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Challenging brains to stop Alzheimer’s

An initiative designed to raise awareness of Alzheimer’s disease, its risk factors and preventive measures amongst working-aged Australians has shown early signs of success.

Your Brain Matters has been trialled by Alzheimer’s Australia (Vic) in workplaces around the state in a bid to educate those at risk of the disease about how to maximise their brain health.

Alzheimer’s Australia carried out assessments at 40 sessions delivered free in a range of workplace settings. The bulk of participants, who attended voluntarily, were aged 40 or over.

The interactive sessions provided contextual information, including what remained to be understood about the disease. They also focused on the many lifestyle factors people could control. These include diet, exercise, heart health and the many different types of activities that could help keep brains active and healthy.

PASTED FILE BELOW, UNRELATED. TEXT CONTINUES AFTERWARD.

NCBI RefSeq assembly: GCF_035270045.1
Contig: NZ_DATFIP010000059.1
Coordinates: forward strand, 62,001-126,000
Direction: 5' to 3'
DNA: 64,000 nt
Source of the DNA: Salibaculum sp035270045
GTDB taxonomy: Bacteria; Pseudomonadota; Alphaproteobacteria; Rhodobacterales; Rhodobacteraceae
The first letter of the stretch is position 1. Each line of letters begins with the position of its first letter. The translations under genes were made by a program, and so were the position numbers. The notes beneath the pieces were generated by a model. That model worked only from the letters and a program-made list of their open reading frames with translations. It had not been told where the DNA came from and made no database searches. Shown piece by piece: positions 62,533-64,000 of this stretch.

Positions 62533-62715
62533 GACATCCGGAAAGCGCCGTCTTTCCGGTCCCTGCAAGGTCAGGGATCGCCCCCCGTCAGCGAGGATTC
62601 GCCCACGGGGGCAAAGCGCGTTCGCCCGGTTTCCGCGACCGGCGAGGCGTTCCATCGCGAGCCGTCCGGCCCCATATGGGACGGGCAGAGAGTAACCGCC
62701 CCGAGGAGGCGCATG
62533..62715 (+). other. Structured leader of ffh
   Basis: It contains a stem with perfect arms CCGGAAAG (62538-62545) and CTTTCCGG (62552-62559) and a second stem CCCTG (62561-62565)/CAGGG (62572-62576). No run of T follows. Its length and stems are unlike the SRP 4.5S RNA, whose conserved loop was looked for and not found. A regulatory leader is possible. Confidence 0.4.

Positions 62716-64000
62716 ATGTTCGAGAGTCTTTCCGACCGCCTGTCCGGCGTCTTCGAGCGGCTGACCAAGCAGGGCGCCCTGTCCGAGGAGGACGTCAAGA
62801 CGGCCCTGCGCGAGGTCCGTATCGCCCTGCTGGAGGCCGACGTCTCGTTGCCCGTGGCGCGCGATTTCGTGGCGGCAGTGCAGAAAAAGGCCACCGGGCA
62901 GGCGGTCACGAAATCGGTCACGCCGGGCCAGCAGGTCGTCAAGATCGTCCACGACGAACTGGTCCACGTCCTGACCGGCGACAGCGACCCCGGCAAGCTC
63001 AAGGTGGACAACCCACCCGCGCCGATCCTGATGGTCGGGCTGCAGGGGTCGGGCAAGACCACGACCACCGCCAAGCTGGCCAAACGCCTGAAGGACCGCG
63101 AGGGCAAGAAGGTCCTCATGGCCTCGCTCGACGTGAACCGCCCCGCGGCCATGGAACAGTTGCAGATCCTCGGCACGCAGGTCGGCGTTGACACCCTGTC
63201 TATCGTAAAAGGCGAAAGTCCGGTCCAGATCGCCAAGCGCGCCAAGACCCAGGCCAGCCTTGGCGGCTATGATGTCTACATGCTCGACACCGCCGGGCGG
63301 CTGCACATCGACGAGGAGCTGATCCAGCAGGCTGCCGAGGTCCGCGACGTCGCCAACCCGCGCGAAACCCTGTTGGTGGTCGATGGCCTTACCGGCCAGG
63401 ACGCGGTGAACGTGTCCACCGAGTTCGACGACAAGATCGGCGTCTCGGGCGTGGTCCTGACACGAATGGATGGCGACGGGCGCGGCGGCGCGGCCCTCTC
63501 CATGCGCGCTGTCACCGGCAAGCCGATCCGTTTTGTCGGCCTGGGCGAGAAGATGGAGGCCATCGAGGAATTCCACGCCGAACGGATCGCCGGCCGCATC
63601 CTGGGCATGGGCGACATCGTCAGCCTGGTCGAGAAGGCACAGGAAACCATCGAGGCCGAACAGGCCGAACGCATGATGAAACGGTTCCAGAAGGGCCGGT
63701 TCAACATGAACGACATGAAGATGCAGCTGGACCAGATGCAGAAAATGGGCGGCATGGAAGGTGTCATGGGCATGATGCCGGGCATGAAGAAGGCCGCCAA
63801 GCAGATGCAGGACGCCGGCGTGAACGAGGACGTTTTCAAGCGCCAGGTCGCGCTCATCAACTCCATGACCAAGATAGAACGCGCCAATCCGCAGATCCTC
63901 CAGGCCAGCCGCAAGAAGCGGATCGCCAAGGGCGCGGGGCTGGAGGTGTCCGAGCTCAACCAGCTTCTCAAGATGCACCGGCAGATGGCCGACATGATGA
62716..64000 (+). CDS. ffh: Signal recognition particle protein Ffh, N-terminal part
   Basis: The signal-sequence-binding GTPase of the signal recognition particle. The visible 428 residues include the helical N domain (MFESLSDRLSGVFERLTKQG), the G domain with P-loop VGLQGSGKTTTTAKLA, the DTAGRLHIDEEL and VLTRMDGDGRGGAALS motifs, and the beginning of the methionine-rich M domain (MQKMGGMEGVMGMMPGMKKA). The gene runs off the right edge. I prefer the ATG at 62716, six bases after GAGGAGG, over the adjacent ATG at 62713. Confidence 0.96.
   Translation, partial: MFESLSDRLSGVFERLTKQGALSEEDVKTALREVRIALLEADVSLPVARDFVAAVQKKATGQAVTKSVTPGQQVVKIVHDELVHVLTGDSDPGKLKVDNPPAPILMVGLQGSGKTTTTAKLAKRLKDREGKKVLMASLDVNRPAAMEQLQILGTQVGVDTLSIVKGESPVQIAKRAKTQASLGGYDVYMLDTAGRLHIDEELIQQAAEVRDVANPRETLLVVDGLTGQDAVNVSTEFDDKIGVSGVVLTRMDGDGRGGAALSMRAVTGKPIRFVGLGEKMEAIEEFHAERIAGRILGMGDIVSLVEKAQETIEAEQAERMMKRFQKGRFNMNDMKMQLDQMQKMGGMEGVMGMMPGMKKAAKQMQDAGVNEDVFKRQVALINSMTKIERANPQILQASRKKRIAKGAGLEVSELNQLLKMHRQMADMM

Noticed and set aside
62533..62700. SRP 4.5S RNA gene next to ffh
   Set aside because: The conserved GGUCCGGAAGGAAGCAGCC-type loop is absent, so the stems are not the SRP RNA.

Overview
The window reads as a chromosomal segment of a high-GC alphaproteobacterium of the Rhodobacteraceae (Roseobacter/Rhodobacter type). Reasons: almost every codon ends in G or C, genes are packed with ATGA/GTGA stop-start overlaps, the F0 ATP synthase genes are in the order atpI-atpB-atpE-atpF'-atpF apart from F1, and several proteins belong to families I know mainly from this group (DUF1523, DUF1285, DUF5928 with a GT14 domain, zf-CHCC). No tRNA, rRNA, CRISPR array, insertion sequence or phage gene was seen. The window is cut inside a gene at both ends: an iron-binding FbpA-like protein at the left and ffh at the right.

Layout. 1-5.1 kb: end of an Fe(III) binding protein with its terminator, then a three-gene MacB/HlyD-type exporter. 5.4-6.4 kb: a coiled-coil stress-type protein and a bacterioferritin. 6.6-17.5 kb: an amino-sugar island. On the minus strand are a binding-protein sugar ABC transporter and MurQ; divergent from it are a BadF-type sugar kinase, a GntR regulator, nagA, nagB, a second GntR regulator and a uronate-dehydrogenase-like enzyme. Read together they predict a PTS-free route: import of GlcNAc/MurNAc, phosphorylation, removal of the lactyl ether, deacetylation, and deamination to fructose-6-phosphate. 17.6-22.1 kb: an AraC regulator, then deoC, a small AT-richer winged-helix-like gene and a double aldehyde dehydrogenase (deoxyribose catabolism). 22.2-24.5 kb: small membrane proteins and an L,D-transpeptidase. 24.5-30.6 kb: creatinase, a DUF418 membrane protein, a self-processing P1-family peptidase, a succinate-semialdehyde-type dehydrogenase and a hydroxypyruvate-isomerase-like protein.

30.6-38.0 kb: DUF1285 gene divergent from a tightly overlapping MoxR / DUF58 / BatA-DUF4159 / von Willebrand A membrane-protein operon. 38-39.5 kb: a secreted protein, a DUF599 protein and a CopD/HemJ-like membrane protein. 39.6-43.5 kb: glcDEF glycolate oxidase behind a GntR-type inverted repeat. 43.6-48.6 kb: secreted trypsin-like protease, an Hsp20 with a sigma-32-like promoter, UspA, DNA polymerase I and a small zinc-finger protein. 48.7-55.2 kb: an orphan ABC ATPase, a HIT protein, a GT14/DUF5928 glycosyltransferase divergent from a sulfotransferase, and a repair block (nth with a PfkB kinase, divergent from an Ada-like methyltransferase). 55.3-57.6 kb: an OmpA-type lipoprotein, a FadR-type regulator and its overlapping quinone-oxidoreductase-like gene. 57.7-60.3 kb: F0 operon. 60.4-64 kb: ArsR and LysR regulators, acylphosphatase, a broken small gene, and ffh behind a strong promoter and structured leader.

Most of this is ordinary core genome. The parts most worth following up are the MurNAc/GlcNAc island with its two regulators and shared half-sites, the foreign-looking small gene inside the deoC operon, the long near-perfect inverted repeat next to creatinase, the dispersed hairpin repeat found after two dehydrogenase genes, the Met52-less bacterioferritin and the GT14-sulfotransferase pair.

Alzheimer’s Australia (Vic) project officer Kelly Bryden said it was important to remember to challenge the brain.

“For example, you could try learning a new instrument rather than simply focusing on one you can already play,” she said. “It is important to make things progressively more complicated or difficult so that it remains challenging.”

Bryden said social activities were also good, especially if they incorporated physical activity.

One group of participants from a session, who were later surveyed, said they had taken up medieval sword fighting. Horse riding and camping were also mentioned as good examples of activities with positive mentally challenging and physically demanding aspects.

Participants were also encouraged to use an app developed by Alzheimer’s Australia that allowed them to log their diet, exercise and other relevant activities, as well as play mind games.

Discussing the early findings of the program at the recent National Dementia Congress in Melbourne, Bryden said the feedback from participants in the sessions had been hugely positive – 93 per cent of those surveyed responded that they had increased their knowledge of the disease.

Bryant and her colleagues also found that 90 per cent of participants intended to make lifestyle changes in the near future, compared with just 36 per cent of a control group that had not attended any sessions.

One month on, Bryden added, 64 per cent of respondents reported having made some lifestyle change.

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